About Us

Back Then

Urban Smalls was born in New York City's East Village in 2004 with the weighty mandate of liberating youngsters from the confines of "cutesy." The result was a lively, colorful and comical line of baby gift wear that catered to a new generation of parents and gift givers that could be found everywhere from People Magazine to Good Morning America.  As the years rolled by, those fashion-forward babies blossomed into hip kids looking for a trend-setting style that is often funny, always cool.


Urban Smalls brings an edgy, laid-back look to youngsters' wardrobes everywhere. What started as trendy baby gifts has evolved into a trend-forward, proud-to-be-me kidswear collection spanning infant through tween. Our rough'n'tumble kid-tested garments are made from only the softest fabrics and withstand the hand-me-down test of time.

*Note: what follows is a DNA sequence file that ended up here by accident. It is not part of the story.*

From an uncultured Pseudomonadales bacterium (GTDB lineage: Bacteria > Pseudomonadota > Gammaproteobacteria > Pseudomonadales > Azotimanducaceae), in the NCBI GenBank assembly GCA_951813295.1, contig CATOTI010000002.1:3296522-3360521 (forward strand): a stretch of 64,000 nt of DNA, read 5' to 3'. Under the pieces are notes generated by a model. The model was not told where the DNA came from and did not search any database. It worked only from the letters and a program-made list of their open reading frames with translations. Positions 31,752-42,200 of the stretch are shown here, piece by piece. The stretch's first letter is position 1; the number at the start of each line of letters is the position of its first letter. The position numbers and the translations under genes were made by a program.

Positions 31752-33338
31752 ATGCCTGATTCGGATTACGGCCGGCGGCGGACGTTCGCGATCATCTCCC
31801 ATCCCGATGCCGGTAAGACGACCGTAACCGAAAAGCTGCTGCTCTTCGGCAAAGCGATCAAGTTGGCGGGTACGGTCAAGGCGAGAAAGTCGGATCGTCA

Ethical Manufacturing

Urban Smalls is proudly manufactured in Guatemala. Our products are made in Goodkraft, our 70-person factory in Antigua, Guatemala. All employees are guaranteed a living wage*; this includes the lowest paid, entry-level positions such as factory cleaning staff.

We also offer various incentive-based bonuses throughout the year, a zero-interest personal loan program, 12 weeks of maternity leave, and training and certification programs paid by Goodkraft.

Sustainable Sourcing

We use a sustainable model for sourcing local fabrics by purchasing production overages from other garment factories.

​All garments are made to order, meaning we have zero inventory waste. Seconds and printing errors are donated to local charities.


Environmental and Social Impact

Goodkraft is a licensed exporter certified by the Guatemalan government through an environmental study and factory safety audit.

Goodkraft has voluntarily implemented 100% biodegradable packaging for all products.

Goodkraft partners with the non-profit/social impact organization MAIA Impact School by providing financial support, product donations, and employment opportunities for program graduates. Learn more about MAIA here.

* Source: Cleanclothes.org and maquilasolidarity.org